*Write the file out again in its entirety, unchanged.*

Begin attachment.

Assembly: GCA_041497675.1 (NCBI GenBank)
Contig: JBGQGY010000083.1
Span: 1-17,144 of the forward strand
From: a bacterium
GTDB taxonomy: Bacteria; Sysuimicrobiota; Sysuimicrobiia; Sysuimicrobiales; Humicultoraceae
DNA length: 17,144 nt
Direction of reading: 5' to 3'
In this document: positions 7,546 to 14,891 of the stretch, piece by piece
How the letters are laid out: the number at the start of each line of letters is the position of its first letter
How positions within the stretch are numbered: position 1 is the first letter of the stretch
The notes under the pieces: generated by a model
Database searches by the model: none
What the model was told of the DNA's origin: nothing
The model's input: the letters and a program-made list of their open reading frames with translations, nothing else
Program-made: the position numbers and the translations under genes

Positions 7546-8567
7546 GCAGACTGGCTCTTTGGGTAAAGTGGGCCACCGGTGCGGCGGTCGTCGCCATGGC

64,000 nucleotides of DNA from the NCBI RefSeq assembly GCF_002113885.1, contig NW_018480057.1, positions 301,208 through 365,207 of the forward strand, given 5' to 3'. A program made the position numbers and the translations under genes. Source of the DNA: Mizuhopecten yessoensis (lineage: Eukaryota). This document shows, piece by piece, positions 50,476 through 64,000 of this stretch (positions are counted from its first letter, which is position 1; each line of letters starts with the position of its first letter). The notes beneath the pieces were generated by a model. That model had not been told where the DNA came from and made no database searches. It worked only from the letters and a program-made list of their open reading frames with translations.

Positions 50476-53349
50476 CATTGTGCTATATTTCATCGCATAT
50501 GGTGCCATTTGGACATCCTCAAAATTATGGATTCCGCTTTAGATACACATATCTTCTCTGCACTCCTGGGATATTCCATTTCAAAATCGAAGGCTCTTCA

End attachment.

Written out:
Assembly: GCA_041497675.1 (NCBI GenBank)
Contig: JBGQGY010000083.1
Span: 1-17,144 of the forward strand
From: a bacterium
GTDB taxonomy: Bacteria; Sysuimicrobiota; Sysuimicrobiia; Sysuimicrobiales; Humicultoraceae
DNA length: 17,144 nt
Direction of reading: 5' to 3'
In this document: positions 7,546 to 14,891 of the stretch, piece by piece
How the letters are laid out: the number at the start of each line of letters is the position of its first letter
How positions within the stretch are numbered: position 1 is the first letter of the stretch
The notes under the pieces: generated by a model
Database searches by the model: none
What the model was told of the DNA's origin: nothing
The model's input: the letters and a program-made list of their open reading frames with translations, nothing else
Program-made: the position numbers and the translations under genes

Positions 7546-8567
7546 GCAGACTGGCTCTTTGGGTAAAGTGGGCCACCGGTGCGGCGGTCGTCGCCATGGC

64,000 nucleotides of DNA from the NCBI RefSeq assembly GCF_002113885.1, contig NW_018480057.1, positions 301,208 through 365,207 of the forward strand, given 5' to 3'. A program made the position numbers and the translations under genes. Source of the DNA: Mizuhopecten yessoensis (lineage: Eukaryota). This document shows, piece by piece, positions 50,476 through 64,000 of this stretch (positions are counted from its first letter, which is position 1; each line of letters starts with the position of its first letter). The notes beneath the pieces were generated by a model. That model had not been told where the DNA came from and made no database searches. It worked only from the letters and a program-made list of their open reading frames with translations.

Positions 50476-53349
50476 CATTGTGCTATATTTCATCGCATAT
50501 GGTGCCATTTGGACATCCTCAAAATTATGGATTCCGCTTTAGATACACATATCTTCTCTGCACTCCTGGGATATTCCATTTCAAAATCGAAGGCTCTTCA